Scientists Plan to Rebuild Neanderthal Genome

By | July 22, 2006

Scientists Plan to Rebuild Neanderthal Genome

Researchers at the Max Planck Institute for Evolutionary Biology in Leipzig, Germany, plan to reconstruct the genome of Neanderthals, the archaic human species that occupied Europe from 300,000 years ago until 30,000 years ago until being displaced by modern humans. The genome will initially be reconstructed using DNA extracted from Neanderthal bones that are 45,000 years old, which were found in Croatia, though bones from other sites may be analyzed later.

The project is a collaboration between Dr. Svante Paabo of the Max Planck Institute for Evolutionary Anthropology in Leipzig, Germany, and 454 Life Sciences, a Connecticut company that has developed a new method of sequencing, or decoding, DNA. The sequencing of Neanderthal DNA, long a forlorn hope, suddenly seems possible because of a combination of analytic work on ancient DNA by Dr. Paabo and a new kind of DNA sequencing machine developed by 454 Life Sciences.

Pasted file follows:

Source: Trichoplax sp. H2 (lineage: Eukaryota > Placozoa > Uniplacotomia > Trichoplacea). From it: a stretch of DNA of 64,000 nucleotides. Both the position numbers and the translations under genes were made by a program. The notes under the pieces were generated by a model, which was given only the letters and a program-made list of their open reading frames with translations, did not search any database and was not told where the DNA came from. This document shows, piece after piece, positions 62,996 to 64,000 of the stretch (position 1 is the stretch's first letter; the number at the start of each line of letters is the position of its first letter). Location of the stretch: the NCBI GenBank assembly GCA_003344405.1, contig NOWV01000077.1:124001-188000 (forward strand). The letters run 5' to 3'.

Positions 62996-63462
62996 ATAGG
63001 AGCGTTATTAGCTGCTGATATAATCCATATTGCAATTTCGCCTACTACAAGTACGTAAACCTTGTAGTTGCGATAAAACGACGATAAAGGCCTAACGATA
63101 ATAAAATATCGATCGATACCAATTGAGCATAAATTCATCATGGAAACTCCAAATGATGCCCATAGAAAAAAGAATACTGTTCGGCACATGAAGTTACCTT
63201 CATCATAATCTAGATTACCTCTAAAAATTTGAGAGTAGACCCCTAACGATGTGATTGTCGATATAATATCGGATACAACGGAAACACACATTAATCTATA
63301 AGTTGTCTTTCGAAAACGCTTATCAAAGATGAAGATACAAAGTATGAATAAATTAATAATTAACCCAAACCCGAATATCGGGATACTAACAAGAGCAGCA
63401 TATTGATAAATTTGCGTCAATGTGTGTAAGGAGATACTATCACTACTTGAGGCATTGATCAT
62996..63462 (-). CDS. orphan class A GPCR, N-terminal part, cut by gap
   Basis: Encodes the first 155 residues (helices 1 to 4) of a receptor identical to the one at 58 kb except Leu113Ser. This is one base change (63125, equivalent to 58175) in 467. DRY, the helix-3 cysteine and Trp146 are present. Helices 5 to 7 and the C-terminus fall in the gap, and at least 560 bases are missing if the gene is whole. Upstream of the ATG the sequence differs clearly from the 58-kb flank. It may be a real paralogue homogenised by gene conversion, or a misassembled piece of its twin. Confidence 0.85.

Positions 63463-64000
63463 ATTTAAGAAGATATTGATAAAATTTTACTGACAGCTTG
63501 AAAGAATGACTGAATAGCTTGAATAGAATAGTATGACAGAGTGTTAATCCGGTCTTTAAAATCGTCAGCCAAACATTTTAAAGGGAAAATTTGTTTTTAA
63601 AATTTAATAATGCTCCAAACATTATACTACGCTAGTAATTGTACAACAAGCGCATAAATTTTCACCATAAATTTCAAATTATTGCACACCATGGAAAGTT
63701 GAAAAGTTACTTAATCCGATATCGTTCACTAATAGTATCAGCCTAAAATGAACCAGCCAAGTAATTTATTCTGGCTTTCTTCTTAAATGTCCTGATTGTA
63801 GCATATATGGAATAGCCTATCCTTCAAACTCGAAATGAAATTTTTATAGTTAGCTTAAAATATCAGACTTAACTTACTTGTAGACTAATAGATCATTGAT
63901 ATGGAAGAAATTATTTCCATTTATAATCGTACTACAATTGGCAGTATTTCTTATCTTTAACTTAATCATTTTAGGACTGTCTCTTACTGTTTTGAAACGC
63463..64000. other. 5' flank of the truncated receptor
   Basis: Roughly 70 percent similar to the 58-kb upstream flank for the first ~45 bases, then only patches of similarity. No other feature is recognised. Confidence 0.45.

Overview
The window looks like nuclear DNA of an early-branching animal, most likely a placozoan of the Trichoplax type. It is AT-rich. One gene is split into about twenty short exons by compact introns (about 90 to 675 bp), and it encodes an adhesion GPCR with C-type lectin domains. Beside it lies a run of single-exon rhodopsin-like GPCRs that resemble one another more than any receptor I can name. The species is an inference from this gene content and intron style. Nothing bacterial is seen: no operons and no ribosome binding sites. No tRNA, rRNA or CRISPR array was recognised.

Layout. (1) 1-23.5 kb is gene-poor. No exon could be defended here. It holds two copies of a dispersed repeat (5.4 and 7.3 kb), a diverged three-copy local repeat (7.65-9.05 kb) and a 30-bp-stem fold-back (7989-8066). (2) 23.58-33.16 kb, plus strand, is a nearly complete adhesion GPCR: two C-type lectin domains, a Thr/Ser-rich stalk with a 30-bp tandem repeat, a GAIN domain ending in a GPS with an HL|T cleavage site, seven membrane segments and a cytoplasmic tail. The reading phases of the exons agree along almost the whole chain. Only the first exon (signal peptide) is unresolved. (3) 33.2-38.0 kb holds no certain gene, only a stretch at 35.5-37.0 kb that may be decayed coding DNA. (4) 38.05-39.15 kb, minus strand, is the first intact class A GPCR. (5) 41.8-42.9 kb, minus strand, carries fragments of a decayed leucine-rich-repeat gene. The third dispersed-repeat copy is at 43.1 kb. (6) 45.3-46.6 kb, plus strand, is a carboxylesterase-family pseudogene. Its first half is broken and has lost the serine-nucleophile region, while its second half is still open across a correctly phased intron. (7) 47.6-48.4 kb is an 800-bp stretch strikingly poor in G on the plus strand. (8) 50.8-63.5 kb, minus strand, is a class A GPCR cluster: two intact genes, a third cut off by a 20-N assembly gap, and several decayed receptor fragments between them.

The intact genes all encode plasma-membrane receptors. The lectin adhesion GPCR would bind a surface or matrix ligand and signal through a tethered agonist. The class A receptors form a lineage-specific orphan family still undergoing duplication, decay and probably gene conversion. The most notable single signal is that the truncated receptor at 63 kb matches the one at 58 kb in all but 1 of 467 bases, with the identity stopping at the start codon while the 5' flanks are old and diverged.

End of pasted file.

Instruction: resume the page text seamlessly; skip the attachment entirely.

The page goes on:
Because the genome must be kept in constant repair and starts to break up immediately after the death of the cell, the DNA in Neanderthal bones exists in tiny fragments 100 or so units in length. As it happens, this is just the length that works best with the 454 machine, which is also able to decode vast amounts of DNA at low cost. Read more at nytimes.com

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